you’ve changed.

“you’ve changed,” she said as i rushed out the door. i paused. looked down at my sweater. looked up at my research partner who’d heard the same thing i did.

i had changed.

earlier, i’d been wearing a structured, smart-yet-sassy tiger[ish] print dress with black leggings and knee-high black boots. i had to present to colleagues today and wanted to feel empowered – this is a power dress. it rouses a dominant occupation of space when i teach – i consciously hold back my shoulders, tighten my core as i pace the room with a sense of prowess. as i passed a mirror during my morning child-clothing, lunch-packing, breakfast-feeding, teeth-brushing, face-washing, make-sure-there-is-nothing-in-the-backpack-that-doesn’t-belong, ‘you’ll-miss-the-bus!’ routine, i cringed, knowing that something must change.

now conscious of time, i’d faced my closet and instinctually grabbed a sheer blush tunic, which i knew felt wrong without even glancing at the mirror. the color felt right, though. so i pulled on a light blush sweater instead. i was comfortable in this ensemble, but the leggings were like a second skin, and the sweater was only just long enough. i paused again to check in with my partner. ‘do you think this top supplies enough coverage?’

he glanced up from a book to toss out a ‘you know you are asking the wrong person, right?’ and he is right. in just an hour we would be leading a workshop called [de]coding dress and [un]packing closets, part of a current project about negotiating dress codes in writing center context[s]. we’ve spent hours thinking about/talking about differences in how selves/consultants/humans perform to the situation in writing centers, how dress codes attempt to regulate non-normative bodies, how access is implicated, how we make this a negotiation of identity and professional culture. how he and i perform ethos in different ways.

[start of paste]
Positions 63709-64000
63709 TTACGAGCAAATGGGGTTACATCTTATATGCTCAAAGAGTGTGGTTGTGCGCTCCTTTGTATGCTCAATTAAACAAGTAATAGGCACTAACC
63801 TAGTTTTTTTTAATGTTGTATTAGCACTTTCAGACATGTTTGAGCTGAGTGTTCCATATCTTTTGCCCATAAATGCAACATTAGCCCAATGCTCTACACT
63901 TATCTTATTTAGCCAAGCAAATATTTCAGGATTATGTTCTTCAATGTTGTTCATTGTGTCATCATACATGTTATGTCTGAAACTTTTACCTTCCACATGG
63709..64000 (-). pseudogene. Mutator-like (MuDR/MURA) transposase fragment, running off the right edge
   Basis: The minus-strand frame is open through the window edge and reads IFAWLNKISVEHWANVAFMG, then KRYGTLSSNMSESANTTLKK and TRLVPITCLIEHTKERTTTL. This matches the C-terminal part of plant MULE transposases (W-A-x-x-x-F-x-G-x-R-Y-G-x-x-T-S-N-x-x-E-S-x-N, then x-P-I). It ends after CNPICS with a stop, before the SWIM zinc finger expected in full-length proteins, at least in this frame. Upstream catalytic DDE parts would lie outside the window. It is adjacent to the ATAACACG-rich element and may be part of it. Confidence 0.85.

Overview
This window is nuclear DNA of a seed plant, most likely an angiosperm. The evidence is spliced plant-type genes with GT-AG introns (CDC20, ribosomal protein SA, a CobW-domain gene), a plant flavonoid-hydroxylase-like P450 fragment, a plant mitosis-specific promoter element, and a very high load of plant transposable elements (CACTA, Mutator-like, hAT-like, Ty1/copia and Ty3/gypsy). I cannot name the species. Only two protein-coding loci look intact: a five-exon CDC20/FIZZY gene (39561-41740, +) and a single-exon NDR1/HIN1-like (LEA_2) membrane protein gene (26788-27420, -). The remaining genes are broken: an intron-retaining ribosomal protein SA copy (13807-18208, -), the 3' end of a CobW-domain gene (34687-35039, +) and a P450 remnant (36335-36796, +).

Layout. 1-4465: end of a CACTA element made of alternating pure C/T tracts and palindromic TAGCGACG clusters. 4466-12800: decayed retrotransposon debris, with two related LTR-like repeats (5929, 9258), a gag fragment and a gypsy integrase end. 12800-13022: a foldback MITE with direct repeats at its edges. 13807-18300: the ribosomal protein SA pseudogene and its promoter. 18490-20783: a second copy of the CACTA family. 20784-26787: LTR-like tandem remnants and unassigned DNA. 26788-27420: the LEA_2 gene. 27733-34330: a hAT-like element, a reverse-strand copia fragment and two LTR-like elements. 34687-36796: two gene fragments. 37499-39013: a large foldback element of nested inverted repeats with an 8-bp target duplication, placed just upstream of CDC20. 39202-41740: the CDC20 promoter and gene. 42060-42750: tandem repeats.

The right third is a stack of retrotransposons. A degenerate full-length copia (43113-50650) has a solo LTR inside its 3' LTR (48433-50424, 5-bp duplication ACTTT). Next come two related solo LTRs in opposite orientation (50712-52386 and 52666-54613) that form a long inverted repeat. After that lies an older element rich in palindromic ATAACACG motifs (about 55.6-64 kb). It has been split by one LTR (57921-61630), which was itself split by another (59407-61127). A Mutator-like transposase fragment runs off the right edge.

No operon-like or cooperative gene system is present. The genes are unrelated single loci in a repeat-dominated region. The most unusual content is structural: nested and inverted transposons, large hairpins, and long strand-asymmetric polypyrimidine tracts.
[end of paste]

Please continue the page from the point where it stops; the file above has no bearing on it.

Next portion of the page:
at times, i find myself more aware of the female-gaze-in-anticipation-of-male-gaze than the male gaze itself, i think [maybe i will unpack this another day]. when i teach, i care to reduce my body’s presence in the room. covering the corporeal to emphasize the intellectual. despite awareness of the conflict that this presents with my sense of learning and doing. despite a deep resistance to the idea that how humans [un]cover their bodies should impact the way that they might be perceived/treated. despite my love of a sassy outfit … personal experience dictates my comfort level. it is far more important to me to remove possibility of objectification in a professional situation. i want nothing to stand in the way of my ideas.

there was not enough time to go back to the closet, and laundry day was a week overdue. i threw on a black and white cheetah print pashmina – to draw the eye up and away from the leggings, to reinvigorate a muted sense of prowess in my now comfy/relatable get-up. propping a pair of black-rimmed, yoko-worthy shades atop the bridge of my nose and tossing my smart, gray workbag over my shoulder, i dashed out the door.




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